If you’ve ever driven an automatic car and wondered how the engine works the gears for you, or why it doesn’t stall the moment you take your foot off the accelerator, we are here to enlighten you.
Unlike a manual car, an automatic transmission doesn’t have a clutch pedal, which means no gear shift either. Once you move the ‘gear’ box or paddle into drive mode, all you have to do is control the speed and the brakes, everything else is managed for you – hence the automatic moniker.
So if an automatic car provides the same overall output as a manual car, what is the difference between them?
Actually, quite a lot.
In fact, the way an automatic transmission works is in direct contrast to how a manual transmission works – but with the exact same end result – your car moving.
Let’s start at the beginning with the fundamentals of what makes an automatic transmission work, and go from there.
What is a transmission
Automatic transmission. Image credit: Art of Manliness.
The transmission is essential to driving your car, without it, you would be confined to a solitary gear ratio. Putting that into perspective: if you wanted to drive the car at say, 70mph, the corresponding solitary gear would probably be third gear in a manual car.
Now, if you’ve ever tried to accelerate from stationary in third gear, you’ll appreciate the delicacy of the situation; and if you’ve ever driven a car in third gear at 70mph, you’ll know it screams in protest.
The transmission therefore is the power switchboard of the car. It includes gears, which allow you to take maximum advantage of the engine’s torque, so you can go from zero to hero, seamlessly.
To do that with a manual transmission, you lock and unlock the various gears to the output shaft by pressing your foot on the clutch and moving the gears into the required place, to utilise all the gear ratios.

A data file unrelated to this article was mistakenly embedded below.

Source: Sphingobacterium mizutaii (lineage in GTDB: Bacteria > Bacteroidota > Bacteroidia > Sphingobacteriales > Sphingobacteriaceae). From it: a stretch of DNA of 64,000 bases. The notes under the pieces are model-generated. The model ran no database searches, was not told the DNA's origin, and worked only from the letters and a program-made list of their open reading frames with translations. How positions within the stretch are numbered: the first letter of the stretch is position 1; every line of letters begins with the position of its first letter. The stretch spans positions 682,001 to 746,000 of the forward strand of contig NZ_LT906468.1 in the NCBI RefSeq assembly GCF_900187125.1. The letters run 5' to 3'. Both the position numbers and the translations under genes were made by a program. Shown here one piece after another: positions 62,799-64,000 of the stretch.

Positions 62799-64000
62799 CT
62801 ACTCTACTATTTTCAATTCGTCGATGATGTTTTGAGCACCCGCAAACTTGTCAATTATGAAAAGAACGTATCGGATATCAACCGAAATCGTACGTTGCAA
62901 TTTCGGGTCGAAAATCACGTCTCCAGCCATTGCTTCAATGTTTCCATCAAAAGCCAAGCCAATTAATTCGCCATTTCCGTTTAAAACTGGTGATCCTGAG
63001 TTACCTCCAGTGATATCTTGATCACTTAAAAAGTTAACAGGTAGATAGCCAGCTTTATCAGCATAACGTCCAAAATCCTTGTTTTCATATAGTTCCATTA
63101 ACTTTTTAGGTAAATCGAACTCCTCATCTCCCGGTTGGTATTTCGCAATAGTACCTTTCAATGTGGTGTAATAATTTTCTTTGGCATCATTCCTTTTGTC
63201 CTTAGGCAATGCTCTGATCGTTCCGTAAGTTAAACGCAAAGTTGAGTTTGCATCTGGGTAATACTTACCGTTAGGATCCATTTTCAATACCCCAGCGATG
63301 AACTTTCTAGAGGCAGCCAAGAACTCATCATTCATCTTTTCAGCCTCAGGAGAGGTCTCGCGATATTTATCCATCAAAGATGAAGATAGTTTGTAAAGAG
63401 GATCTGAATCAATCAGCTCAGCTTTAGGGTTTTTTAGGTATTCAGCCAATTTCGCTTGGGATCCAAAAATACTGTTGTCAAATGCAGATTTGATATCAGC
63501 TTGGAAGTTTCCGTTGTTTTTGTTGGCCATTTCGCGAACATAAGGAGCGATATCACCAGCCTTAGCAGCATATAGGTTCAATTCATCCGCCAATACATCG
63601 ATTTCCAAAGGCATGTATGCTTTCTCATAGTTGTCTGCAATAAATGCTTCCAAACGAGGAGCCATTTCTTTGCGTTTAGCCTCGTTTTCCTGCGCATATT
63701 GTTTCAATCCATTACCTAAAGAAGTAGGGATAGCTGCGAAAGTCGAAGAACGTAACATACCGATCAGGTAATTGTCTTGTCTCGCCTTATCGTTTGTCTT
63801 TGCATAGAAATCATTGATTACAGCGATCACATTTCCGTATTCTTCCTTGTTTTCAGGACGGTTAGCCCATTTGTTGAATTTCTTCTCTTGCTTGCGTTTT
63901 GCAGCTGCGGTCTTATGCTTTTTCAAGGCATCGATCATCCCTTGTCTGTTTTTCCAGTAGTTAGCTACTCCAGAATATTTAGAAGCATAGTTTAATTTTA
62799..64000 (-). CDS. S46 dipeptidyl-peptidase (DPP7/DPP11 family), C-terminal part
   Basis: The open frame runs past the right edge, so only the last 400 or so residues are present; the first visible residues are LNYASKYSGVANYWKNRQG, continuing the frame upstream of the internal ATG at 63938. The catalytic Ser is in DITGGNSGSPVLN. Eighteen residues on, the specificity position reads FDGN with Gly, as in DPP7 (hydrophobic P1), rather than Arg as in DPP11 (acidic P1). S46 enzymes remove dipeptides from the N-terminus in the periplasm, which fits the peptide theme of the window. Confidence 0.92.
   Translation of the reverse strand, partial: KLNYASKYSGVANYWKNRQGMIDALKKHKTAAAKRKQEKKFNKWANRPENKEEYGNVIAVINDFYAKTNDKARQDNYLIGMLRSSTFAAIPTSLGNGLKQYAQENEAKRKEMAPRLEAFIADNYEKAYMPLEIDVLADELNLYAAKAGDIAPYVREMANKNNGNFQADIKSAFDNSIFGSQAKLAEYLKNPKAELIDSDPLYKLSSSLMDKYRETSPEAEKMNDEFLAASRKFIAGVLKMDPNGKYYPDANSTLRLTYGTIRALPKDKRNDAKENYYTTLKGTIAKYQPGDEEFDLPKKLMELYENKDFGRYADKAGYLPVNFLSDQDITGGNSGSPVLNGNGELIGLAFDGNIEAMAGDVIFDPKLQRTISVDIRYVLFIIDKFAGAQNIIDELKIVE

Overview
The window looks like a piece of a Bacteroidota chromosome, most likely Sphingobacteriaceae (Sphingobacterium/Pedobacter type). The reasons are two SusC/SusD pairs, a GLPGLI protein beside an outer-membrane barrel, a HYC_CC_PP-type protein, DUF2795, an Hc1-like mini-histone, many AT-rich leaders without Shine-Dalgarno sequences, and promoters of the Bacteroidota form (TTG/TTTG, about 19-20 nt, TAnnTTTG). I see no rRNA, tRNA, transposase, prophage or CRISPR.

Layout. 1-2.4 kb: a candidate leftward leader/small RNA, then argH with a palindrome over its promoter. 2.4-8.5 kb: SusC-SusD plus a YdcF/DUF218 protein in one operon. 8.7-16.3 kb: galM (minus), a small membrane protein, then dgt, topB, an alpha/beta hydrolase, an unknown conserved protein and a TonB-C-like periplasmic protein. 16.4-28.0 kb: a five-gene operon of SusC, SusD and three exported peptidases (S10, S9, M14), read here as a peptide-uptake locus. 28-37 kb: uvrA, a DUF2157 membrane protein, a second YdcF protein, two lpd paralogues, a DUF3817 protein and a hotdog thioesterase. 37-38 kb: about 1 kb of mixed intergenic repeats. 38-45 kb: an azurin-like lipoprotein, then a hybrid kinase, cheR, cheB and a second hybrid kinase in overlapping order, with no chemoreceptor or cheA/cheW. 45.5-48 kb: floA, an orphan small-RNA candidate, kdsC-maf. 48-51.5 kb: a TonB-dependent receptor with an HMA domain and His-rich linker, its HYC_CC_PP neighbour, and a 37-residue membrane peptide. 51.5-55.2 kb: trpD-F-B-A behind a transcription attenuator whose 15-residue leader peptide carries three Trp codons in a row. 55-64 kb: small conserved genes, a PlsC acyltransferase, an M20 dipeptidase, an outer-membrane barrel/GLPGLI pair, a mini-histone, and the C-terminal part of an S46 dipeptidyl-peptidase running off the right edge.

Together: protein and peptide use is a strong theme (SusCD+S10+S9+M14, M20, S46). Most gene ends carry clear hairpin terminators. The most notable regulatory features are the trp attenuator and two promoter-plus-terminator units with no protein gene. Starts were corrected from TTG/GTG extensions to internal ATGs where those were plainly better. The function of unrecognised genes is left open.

In an automatic transmission, this process is done for you, through a device known as the planetary gear set.
The secret to automatic transmission: the planetary gear set
Planetary gear set. Image credit: Instructables.
About the size of a small melon, the planetary gear set – a little piece of engineering ingenuity – is responsible for creating all of the different gear ratios required to get you smoothly out of the start gates and up to full speed. Everything else in an automatic transmission is merely there to facilitate the planetary gear set to do its thing.
There are three parts to the planetary gear set (so named because of these components):
- The sun gear
- The planet gears
- The ring gear
Each of these gears can be the input, the output or remain in stationary; deciding which combination they go in, determines the gear ratio for the gear set.
Image credit: How Stuff Works 2018
The different inputs are decided upon by connecting and disconnecting a series of clutches and steel brake bands inside the automatic transmission. The brake bands themselves are controlled by a hydraulic system, and whether the clutch engages or not is driven automatically by a combination of mechanical, hydraulic and electrical magic*.
*OK, not necessarily magic, but it’s easier to watch this video than read a wall of text on the subject.
Gear ratio decision for an automatic transmission
The gear ratio for an automatic transmission is therefore determined by which segments of the planetary gear system are moving or not. And the movement of the various segments is decided upon, depending on which clutch or band is engaged.
And that, dear readers, is a brief overview of how an automatic transmission works.
Having gone through all that, allow me to blow your mind with a quick fact: engineers developed the above wizardry in 1932 – before computers were invented.